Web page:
A bird of prey that frequently hunts birds in gardens.
Sparrowhawk: the ups and downs
I find it difficult to describe the status of the sparrowhawk (Accipiter nisus) in Dorset. It is far from common that is for sure but, that said, they are frequently seen although they can be somewhat elusive due to their hunting technique of flying silently, quickly and low along hedgerows and through gardens. During the middle of the last century, the 1950s and 60s in particular, numbers fell to dangerously low levels and this was linked to the use of DDT on farms affecting their food chain. Since DDT was banned numbers have recovered to a more secure level. There are people I have met who, amazingly I think, blame the decline of garden song birds on the rise of the sparrowhawk ... I despair sometimes!
The sparrowhawk is a resident breeding species in Dorset and there are reports for most weeks during the year but strangely reports get a bit patchy from week 19 towards the end of May until week week 29 at the beginning of July; this is obviously during the breeding season. One would perhaps expect them to be more visible whilst out seeking food for their young? I can only surmise that it is to do with a small movement away from urban gardens where they like to hunt when their prey species are feeding on nut bags and seed feeders to more remote conifer and mixed woodland plantations to breed. They will then be hunting closer to their nest and will be much harder to see. It will be interesting to see if this trend continues as data accumulates in future years.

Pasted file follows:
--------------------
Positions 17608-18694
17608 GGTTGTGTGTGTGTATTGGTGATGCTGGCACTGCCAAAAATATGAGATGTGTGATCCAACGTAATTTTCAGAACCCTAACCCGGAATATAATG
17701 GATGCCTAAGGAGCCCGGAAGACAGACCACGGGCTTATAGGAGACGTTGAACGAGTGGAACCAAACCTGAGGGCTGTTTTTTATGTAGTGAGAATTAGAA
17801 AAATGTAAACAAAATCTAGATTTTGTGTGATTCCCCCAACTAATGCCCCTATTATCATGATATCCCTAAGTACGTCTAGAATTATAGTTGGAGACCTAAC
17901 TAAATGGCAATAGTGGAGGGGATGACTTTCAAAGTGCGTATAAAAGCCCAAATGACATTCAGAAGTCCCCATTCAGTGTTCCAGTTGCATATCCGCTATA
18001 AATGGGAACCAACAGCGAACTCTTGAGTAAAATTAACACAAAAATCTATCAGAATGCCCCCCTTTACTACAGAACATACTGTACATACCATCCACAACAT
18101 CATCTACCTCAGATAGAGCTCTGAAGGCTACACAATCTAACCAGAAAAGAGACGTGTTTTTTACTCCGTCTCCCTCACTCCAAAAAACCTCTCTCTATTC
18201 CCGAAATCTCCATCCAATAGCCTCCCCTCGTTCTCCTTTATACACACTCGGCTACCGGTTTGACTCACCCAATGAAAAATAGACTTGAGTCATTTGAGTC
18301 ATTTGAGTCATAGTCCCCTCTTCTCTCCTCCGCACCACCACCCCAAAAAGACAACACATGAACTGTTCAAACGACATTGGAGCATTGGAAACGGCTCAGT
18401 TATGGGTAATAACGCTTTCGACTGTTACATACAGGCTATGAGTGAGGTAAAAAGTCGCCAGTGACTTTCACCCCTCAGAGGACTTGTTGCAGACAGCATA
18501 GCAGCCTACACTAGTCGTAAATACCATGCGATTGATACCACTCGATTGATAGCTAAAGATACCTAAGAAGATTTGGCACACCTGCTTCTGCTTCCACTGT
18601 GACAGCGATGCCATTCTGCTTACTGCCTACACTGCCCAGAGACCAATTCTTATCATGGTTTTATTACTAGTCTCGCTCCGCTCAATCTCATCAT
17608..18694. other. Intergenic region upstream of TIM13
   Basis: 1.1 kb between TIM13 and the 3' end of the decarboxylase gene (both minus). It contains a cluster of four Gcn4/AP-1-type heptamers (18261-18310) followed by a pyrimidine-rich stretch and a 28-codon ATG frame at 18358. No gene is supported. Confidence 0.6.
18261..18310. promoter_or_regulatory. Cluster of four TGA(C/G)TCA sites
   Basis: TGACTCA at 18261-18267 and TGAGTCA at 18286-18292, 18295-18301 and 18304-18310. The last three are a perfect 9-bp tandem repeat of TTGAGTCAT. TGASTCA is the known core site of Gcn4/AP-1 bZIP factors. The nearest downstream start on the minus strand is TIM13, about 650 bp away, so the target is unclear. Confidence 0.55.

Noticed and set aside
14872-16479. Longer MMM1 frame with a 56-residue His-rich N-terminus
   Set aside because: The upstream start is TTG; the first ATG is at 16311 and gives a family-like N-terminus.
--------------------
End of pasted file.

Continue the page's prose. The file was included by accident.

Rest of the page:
There are reports for fifty one sites so far and many of these are in suburban settings. The Bournemouth conurbation and the Weymouth area produce a lot of the sightings but open downland sites also feature on the list. On downland they will prey on species such as linnet and meadow pipit. They do not seem to favour heathland though.
If you keep watch on your garden bird feeders during the winter months you will have a pretty good chance of adding sparrowhawk to your Dorset list.
|Scientific Name||Accipiter nisus|
|Species Group||Birds Raptors|
The lazy flap, flap, glide flight high in the the sky
|Additional Identification Notes|